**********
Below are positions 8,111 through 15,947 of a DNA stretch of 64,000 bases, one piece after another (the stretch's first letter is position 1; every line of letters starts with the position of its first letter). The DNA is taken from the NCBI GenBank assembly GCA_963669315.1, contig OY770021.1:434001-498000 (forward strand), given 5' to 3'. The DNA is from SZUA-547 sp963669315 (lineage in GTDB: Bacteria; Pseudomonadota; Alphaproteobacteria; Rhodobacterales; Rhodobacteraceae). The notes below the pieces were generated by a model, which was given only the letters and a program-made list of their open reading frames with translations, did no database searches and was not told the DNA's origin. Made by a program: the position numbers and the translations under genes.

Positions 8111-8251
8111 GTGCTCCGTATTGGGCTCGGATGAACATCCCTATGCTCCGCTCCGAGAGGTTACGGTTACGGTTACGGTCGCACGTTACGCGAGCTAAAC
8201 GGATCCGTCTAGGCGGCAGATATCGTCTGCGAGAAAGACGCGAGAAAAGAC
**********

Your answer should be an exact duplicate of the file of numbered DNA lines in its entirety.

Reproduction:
Below are positions 8,111 through 15,947 of a DNA stretch of 64,000 bases, one piece after another (the stretch's first letter is position 1; every line of letters starts with the position of its first letter). The DNA is taken from the NCBI GenBank assembly GCA_963669315.1, contig OY770021.1:434001-498000 (forward strand), given 5' to 3'. The DNA is from SZUA-547 sp963669315 (lineage in GTDB: Bacteria; Pseudomonadota; Alphaproteobacteria; Rhodobacterales; Rhodobacteraceae). The notes below the pieces were generated by a model, which was given only the letters and a program-made list of their open reading frames with translations, did no database searches and was not told the DNA's origin. Made by a program: the position numbers and the translations under genes.

Positions 8111-8251
8111 GTGCTCCGTATTGGGCTCGGATGAACATCCCTATGCTCCGCTCCGAGAGGTTACGGTTACGGTTACGGTCGCACGTTACGCGAGCTAAAC
8201 GGATCCGTCTAGGCGGCAGATATCGTCTGCGAGAAAGACGCGAGAAAAGAC